If the reporting was the most frustrating, the most horrifying part of the weekend, hands down, was my roommate at the resort, a frisky, homosexual writer for a Manila women's magazine. Since I knew no one else on the island, I was stuck with my escort. I was dodging advances like Pernell Whitaker slipped punches. Compliments on how I was better looking than some Hollywood actors, invitations to watch bands together in Manila, massage offers, he was throwing everything in the arsenal, and I deflected it gracefully. Until, that is, my roomie had a few drinks and came home late one night. I was sound asleep and woke up with his hands gripping my ribcage. "Are you ok, Rafe?" he said. "I think you need a massage." Outwardly calm, I was freaking out on the inside, I told him to go to bed, then hid in the bathroom long enough for the tipsy missy to pass out, then slept soundly the rest of the night.

Quite a weekend. I went for a simple writing assignment and ended up questioning my chosen career, my journalistic self-worth and my sexual orientation. But you know what, when the Inquirer cut me a fat check worth roughly $37, I knew it was all worthwhile.

Thursday, September 21, 2006

PBA Draft Follies, Santa Lucia Woes

The PBA draft isn't a thrilling event. In this year's draft, there were ten teams, two rounds and about 15 guys who would definitely be drafted, and the afternoon's only suspense came from wondering if Gabby Espinas would be picked before or after Mark Isip. There was some human drama due to the fact that 56 players were eligible and only 20 would be picked, but that excitement was deflated by the fact that Filipino basketball fans follow most of the draft hopefuls from high school to college to the semi-pro Philippine Basketball League and they already know, for the most part, whose names will be called and who'll be left sitting behind the stage wearing PBA Draft polo shirts and dejected looks on their faces at the end of the day. Fil-Am players are more of a wild card because they aren't as overexposed, but this year's crop was small and unlikely to surprise anyone. It included Kelly Williams, a sure-shot #1 or #2 pick, and Chris Pacana and Don Dulay, two little-known point guards who were borderline 2nd rounders.

That said, it's a real testament to this country's basketball fixation that thousands of people crowded into the Market! Market! mall's activity center on the afternoon of August 20 to watch the event. I don't want to make too much of the crowd, because admission to the draft was free, and the sight of a couple dozen tricycle drivers crowded around a game of bottlecap checkers on the sidewalk is anything but uncommon. Thousands of people would be sitting around, watching the minutes tick away at Market! Market! on any Sunday afternoon, but it was hard not to be impressed by the crowd that assembled for the draft. The ground floor was packed like a rush-hour MRT train, so that everyone had someone else's forearm pressed into his back or resting on his shoulder. The four upper levels of the vaguely octagonal ampitheter had similar mobs leaning over the railings and looking down on the draft. One glance at the crowd -- mostly men between 14 and 40 dressed in some combination of shorts, t-shirts, jerseys, sneakers, flip-flops and baseball hats -- and it was easy to see why practically any basketball game with referees can get televised in the Philippines. The audience is ripe and ready to be seduced by advertisers.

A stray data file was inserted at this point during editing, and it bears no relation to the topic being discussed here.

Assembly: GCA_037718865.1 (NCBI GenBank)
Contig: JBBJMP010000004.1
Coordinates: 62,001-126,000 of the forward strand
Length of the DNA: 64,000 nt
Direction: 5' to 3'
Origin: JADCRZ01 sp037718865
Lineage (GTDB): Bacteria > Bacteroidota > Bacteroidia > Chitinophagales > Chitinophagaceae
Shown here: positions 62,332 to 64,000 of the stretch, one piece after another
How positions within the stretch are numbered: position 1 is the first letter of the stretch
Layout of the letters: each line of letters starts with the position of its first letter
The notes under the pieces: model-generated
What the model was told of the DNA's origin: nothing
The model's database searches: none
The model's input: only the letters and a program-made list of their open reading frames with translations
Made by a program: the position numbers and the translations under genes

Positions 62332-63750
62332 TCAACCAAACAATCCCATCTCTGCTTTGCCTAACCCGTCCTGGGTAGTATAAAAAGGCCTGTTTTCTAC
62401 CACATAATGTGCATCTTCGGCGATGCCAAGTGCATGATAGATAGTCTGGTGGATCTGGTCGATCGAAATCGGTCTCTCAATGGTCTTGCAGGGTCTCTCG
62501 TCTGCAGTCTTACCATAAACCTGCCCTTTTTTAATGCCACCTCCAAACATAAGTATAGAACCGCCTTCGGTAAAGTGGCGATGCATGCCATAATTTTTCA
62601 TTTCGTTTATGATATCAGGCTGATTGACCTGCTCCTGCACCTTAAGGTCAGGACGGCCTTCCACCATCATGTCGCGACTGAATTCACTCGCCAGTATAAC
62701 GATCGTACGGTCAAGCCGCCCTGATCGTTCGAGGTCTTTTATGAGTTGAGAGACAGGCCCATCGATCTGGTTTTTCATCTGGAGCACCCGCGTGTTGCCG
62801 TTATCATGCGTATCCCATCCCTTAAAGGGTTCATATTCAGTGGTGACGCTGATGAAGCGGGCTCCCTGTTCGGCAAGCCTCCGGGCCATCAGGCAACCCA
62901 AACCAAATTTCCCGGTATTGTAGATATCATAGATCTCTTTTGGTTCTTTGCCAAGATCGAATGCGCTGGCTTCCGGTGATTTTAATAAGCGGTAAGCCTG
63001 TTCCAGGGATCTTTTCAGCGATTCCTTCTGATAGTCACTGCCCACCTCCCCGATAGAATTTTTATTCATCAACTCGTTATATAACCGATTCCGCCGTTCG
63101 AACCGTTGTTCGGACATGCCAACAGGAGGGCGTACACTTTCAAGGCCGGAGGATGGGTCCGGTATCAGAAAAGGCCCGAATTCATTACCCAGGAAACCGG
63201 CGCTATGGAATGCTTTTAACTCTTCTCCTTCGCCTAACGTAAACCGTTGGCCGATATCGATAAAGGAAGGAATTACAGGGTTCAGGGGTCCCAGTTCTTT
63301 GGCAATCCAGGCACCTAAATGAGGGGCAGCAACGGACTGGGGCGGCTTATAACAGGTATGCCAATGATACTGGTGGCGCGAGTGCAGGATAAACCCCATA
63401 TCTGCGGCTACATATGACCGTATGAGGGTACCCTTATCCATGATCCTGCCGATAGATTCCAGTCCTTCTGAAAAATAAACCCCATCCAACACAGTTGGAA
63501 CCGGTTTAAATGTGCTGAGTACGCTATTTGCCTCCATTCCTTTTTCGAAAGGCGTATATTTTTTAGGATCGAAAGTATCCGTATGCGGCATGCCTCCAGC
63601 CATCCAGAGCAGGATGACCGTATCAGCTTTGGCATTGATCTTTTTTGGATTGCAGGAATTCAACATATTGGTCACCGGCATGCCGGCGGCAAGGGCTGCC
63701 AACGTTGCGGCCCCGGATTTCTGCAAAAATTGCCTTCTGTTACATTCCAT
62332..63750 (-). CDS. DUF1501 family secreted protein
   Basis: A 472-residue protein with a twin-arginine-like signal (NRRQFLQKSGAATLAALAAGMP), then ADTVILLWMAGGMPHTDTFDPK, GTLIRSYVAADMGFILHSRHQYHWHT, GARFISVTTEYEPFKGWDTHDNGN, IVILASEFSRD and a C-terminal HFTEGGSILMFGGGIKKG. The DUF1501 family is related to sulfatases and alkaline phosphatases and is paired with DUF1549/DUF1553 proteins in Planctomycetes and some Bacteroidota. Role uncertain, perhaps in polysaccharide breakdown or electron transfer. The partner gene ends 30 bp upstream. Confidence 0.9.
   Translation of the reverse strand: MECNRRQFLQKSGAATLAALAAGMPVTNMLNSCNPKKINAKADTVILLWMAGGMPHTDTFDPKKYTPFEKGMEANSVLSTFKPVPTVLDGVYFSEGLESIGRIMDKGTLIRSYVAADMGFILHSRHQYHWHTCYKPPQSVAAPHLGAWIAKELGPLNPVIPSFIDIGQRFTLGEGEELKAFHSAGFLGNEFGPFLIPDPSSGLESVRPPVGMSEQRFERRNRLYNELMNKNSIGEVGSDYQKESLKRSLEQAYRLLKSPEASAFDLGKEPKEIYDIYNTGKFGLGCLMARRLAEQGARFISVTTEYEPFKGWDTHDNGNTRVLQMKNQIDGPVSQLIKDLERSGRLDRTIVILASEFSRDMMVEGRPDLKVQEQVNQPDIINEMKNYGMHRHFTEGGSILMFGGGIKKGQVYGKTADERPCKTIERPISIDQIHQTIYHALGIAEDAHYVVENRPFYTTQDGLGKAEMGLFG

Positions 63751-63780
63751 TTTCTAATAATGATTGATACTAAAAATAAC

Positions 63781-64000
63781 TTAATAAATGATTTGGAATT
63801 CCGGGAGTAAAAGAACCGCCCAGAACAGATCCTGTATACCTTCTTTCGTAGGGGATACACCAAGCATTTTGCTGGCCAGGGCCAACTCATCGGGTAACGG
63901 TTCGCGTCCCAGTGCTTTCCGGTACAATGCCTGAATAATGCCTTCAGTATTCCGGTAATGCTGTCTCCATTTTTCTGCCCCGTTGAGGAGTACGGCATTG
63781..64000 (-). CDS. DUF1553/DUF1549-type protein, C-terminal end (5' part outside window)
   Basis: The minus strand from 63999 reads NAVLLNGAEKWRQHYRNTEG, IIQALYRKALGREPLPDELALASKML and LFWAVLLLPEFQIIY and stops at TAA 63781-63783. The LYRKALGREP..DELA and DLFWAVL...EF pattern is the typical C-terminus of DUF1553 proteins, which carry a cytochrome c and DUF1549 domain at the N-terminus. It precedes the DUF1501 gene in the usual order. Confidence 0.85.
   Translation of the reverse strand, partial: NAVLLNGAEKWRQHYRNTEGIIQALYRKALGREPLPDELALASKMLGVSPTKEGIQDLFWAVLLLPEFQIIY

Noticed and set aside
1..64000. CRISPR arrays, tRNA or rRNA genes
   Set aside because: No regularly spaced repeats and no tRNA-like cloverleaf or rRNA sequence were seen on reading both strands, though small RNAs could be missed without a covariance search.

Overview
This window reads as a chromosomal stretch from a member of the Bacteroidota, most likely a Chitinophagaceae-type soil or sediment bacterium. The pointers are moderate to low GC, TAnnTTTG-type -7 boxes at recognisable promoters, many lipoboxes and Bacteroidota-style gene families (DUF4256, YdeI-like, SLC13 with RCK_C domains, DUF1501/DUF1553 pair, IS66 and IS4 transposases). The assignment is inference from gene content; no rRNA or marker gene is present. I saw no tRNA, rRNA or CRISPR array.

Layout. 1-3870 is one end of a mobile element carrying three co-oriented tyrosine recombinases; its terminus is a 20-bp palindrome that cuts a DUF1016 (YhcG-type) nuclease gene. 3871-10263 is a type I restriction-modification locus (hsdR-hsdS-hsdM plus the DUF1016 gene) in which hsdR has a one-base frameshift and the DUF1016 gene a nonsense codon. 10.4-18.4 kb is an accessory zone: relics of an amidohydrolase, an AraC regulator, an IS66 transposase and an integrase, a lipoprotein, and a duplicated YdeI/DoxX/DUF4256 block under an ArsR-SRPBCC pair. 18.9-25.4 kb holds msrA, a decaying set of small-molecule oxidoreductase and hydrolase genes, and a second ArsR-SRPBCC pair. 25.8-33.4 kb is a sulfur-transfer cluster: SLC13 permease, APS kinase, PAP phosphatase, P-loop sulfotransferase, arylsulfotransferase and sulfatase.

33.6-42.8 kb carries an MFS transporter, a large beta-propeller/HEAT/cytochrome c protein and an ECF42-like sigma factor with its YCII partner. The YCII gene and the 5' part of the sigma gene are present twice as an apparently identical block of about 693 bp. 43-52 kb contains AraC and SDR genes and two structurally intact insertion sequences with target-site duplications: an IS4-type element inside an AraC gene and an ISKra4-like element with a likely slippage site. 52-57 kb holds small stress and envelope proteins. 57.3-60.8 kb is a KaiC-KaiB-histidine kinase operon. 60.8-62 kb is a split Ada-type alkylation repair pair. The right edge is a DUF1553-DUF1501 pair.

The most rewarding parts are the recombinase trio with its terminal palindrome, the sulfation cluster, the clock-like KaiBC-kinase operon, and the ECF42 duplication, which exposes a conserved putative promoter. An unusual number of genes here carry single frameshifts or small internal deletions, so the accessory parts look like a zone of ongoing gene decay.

The PBA is the second-oldest professional basketball league in the world, and throughout most of its 31-year history the league has emulated the NBA. Knowing this, I was surprised at how little hype and spectacle the PBA draft produced. The draftees were cooped up in a room behind the stage, away from the public eye, which meant fans didn't get to watch the players sweat and twitch as the number of remaining picks dwindled and they still hadn't been drafted. Moreover, all the draftees wore the same white PBA polo shirt, which meant no wacky suits. Kudos go to Talk-N-Text forward Harvey Carey, the only player dressed appropriately for the draft in an oversized lavender blazer with lapels as big as bedspreads. Sadly, no other players followed Carey's lead and wore Dick Tracy suits. Only the top three picks were interviewed after they were drafted, and all they said was "I want to Thank God," an appropriate response in this nation of devout Christians, but it doesn't rank high on the excitement scale. The Draft only took an hour, which was something of a disappointment considering it took an hour and a half for all the people to squeeze into their spots and another hour for me to weasel out of the stuffy mob.